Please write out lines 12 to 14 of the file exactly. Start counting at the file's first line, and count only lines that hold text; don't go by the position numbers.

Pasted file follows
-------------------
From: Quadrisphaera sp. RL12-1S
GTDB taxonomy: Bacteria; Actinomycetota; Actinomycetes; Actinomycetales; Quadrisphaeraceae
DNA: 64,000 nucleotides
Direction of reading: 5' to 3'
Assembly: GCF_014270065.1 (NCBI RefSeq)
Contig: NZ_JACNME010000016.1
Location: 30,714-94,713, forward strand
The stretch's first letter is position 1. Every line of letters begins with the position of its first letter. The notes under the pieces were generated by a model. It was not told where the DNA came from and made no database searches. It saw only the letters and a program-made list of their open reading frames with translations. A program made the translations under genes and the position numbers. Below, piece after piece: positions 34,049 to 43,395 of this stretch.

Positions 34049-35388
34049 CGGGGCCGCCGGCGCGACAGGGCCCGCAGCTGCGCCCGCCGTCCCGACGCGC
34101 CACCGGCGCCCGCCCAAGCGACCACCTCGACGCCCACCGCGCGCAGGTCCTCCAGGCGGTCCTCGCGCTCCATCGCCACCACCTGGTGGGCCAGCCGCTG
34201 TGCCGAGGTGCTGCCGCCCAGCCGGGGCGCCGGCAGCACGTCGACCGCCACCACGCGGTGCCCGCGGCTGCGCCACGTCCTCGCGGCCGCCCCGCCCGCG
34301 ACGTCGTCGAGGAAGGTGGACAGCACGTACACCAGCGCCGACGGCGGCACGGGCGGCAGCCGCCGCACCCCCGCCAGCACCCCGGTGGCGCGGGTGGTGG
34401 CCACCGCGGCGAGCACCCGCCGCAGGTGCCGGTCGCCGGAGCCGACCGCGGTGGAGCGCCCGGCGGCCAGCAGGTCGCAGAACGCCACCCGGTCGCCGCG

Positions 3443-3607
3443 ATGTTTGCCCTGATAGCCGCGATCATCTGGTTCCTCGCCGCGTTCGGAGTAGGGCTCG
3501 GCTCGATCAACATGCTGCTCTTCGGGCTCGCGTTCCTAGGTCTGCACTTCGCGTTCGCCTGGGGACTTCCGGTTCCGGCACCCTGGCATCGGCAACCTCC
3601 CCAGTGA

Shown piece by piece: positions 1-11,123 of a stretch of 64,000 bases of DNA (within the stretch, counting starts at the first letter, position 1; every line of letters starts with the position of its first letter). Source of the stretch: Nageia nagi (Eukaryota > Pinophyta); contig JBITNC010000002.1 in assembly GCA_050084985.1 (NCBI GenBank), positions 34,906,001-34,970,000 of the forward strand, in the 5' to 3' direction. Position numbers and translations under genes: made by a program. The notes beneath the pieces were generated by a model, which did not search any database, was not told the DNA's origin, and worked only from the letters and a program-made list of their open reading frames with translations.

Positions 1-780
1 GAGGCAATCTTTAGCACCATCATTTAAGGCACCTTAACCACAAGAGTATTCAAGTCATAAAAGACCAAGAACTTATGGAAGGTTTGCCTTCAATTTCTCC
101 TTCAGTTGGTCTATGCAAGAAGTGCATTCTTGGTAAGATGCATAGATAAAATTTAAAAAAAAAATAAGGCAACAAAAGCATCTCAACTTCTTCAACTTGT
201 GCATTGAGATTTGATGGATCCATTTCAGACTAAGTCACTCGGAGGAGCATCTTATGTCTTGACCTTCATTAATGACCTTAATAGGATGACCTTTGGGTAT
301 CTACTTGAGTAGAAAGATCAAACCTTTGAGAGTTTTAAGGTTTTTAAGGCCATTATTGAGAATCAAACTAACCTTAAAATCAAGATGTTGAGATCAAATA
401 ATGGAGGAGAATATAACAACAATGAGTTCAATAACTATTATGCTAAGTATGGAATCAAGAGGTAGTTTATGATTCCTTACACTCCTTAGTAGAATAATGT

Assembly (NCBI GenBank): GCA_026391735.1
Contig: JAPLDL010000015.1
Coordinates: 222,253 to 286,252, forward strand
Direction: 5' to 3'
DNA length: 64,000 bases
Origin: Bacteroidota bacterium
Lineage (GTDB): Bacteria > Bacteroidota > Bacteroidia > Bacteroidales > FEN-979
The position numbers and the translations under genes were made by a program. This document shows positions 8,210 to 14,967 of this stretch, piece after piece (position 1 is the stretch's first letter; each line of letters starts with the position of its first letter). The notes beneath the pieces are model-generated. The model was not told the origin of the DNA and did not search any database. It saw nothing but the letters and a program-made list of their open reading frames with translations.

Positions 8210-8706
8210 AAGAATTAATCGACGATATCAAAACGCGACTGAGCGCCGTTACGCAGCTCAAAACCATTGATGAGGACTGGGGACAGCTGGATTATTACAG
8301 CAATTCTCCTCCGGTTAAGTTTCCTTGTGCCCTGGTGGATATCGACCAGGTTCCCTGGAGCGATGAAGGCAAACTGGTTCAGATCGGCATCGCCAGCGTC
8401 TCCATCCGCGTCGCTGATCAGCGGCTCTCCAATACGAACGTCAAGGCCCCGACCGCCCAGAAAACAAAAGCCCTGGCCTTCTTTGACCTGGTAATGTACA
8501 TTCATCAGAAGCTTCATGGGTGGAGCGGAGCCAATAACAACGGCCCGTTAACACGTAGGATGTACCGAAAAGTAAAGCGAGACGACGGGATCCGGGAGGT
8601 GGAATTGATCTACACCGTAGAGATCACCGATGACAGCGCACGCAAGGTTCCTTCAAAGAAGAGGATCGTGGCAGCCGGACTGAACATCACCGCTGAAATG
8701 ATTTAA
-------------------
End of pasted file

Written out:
34201 TGCCGAGGTGCTGCCGCCCAGCCGGGGCGCCGGCAGCACGTCGACCGCCACCACGCGGTGCCCGCGGCTGCGCCACGTCCTCGCGGCCGCCCCGCCCGCG
34301 ACGTCGTCGAGGAAGGTGGACAGCACGTACACCAGCGCCGACGGCGGCACGGGCGGCAGCCGCCGCACCCCCGCCAGCACCCCGGTGGCGCGGGTGGTGG
34401 CCACCGCGGCGAGCACCCGCCGCAGGTGCCGGTCGCCGGAGCCGACCGCGGTGGAGCGCCCGGCGGCCAGCAGGTCGCAGAACGCCACCCGGTCGCCGCG